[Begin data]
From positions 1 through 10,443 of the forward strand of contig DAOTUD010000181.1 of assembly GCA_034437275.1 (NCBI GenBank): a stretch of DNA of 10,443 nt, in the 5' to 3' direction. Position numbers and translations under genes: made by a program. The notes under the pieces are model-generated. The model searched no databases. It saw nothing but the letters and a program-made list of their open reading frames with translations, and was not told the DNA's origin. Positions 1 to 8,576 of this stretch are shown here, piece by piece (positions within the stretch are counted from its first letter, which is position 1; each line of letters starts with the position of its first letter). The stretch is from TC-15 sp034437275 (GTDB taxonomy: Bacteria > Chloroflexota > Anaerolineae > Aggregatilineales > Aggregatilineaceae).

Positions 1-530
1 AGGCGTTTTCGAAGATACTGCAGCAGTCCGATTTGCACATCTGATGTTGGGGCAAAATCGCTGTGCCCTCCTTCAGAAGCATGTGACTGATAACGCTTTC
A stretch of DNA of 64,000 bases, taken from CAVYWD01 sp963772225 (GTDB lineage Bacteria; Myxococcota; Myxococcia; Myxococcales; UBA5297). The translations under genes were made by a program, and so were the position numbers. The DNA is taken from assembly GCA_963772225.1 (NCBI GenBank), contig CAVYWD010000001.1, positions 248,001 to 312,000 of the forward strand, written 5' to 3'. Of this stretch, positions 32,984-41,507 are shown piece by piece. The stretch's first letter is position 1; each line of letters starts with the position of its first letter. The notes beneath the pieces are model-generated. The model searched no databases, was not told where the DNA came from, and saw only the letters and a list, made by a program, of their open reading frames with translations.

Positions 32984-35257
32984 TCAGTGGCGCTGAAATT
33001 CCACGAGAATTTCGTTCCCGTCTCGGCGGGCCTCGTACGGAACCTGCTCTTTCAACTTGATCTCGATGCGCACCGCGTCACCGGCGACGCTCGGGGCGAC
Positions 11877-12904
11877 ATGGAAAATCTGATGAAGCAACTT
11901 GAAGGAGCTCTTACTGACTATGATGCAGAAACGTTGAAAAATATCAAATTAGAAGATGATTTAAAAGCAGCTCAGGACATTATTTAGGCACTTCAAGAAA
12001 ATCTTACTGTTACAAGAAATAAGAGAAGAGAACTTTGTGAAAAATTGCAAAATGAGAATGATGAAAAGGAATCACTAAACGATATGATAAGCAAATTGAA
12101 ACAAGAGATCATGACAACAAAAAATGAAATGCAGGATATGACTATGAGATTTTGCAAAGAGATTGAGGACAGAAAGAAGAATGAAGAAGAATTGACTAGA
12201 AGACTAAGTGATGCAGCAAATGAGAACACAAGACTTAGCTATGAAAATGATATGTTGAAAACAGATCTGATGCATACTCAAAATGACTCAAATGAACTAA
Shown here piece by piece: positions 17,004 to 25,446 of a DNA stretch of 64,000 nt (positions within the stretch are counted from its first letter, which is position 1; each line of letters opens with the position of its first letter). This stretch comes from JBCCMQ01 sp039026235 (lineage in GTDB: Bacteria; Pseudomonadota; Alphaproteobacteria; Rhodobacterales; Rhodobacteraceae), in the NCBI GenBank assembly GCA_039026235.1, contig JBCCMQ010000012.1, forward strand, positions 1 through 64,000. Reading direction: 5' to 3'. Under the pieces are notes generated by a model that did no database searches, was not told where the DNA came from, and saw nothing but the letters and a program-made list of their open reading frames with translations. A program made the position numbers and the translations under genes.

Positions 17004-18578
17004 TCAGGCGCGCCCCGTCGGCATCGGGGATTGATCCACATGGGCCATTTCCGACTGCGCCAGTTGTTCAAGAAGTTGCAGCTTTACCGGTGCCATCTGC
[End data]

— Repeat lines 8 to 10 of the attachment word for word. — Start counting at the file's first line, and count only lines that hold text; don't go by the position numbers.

Positions 11877-12904
11877 ATGGAAAATCTGATGAAGCAACTT
11901 GAAGGAGCTCTTACTGACTATGATGCAGAAACGTTGAAAAATATCAAATTAGAAGATGATTTAAAAGCAGCTCAGGACATTATTTAGGCACTTCAAGAAA